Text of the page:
French President expects more tension with Algeria

French President expects more tension with Algeria

French President Emmanuel Macron maintained the statements that angered Algeria and said that he expects more tension with Algeria regarding memory.

The French President had told students with a background linked to France’s colonial presence in Algeria that the North African country did not exist as a nation prior to its independence in 1962, he described Algeria’s President Tebboune as “caught within a harsh regime” and rebuked the political-military regime in Algiers for surviving on “memory rent” based on the hatred of everything French.

Algeria responded by recalling its ambassador and closing its airspace to French military aircrafts involved in the Barkhane anti-terrorism operations in the Sahel.

Speaking on Oct. 4 to France Inter, Macron attempted to play down the impact by saying he respects the Algerian people and the president but hinted that what he said should have been said.

“Life is made for speaking about disagreements and sharing them,” the French president said.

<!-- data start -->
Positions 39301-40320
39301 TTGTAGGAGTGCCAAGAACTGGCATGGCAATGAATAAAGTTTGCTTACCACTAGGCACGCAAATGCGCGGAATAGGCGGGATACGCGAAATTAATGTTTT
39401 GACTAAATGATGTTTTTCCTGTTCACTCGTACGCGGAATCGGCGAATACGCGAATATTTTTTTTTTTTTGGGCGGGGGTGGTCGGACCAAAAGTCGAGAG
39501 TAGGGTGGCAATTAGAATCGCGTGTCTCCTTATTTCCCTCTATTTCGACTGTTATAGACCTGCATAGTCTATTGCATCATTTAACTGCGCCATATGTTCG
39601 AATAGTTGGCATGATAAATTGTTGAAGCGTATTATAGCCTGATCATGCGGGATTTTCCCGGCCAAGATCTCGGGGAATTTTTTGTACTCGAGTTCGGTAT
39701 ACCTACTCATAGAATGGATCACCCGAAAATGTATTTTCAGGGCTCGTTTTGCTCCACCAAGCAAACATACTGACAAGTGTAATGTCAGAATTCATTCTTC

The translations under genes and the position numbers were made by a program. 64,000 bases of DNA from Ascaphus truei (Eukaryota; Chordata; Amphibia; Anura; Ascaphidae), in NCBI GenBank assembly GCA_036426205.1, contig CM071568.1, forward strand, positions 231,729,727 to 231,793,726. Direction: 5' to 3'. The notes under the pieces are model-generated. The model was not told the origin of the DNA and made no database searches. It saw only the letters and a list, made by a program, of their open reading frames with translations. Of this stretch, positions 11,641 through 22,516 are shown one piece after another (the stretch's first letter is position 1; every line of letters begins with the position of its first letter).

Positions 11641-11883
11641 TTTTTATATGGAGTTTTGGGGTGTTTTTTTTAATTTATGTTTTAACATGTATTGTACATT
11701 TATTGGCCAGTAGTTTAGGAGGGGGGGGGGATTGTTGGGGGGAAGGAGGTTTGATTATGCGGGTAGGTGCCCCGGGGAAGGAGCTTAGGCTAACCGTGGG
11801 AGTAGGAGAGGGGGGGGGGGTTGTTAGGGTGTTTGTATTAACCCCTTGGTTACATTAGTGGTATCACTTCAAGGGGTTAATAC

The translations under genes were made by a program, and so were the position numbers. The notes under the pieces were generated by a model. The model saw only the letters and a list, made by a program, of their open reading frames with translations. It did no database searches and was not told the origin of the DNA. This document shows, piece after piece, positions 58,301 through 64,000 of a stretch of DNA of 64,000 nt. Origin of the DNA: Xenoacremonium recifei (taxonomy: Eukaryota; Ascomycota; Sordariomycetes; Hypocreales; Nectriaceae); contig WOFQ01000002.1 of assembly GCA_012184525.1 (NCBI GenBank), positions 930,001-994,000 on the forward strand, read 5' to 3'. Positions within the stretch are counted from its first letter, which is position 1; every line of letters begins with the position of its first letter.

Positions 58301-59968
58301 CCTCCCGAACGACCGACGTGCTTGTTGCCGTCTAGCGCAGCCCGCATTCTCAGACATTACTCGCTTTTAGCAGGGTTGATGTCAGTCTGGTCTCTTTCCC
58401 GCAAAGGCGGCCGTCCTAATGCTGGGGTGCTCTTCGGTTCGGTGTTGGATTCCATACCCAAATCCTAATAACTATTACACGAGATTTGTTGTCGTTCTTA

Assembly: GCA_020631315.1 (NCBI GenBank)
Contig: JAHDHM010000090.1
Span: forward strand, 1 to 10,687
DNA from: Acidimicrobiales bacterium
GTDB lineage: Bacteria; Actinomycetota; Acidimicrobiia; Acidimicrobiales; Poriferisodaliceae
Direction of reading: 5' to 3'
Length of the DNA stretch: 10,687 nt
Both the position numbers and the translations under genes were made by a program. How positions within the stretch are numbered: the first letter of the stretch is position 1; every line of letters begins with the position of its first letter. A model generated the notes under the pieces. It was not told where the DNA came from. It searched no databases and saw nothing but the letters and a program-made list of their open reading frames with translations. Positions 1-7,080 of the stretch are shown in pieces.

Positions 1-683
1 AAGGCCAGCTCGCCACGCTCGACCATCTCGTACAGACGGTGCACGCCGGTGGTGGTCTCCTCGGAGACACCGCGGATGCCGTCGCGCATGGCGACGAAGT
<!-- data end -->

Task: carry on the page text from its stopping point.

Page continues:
For many analysts, Macron’s statements indicate the unwillingness of France to turn a blind eye on the descent of the Algerian military regime into chaos as it steps up repression against opponents.

France has previously turned a blind eye to what is happening in Algeria and abstained from commenting on the repression of Hirak activists.

But for regional powers, the increasing repression coupled with economic inefficiency of the Algerian military rule is a source of concern and a source of instability for the whole region.

As the army laid its power grab on state apparatus ruling behind a puppet civilian president who has no power, Algeria faces its worst economic crisis since the end of the 1980s. Many say the current situation bodes ill for the country’s social peace in the absence of whatsoever reforms to lift the country from its endemic dependence on shrinking oil and gas revenue.

France’s straightforward and scathing remarks regarding Algeria’s military rule is another indication of how isolated Algeria has become in a rapidly changing regional environment.

Algeria is now perceived as a source of instability in an already troubled region. It has opened the gates for illegal migration to Spanish islands, worsened tensions with its only stable neighbor, Morocco, whom it seeks a casus belli with, has maintained ambiguity on the fight against terrorism and worsened the crisis in Libya by supporting the West against the east.


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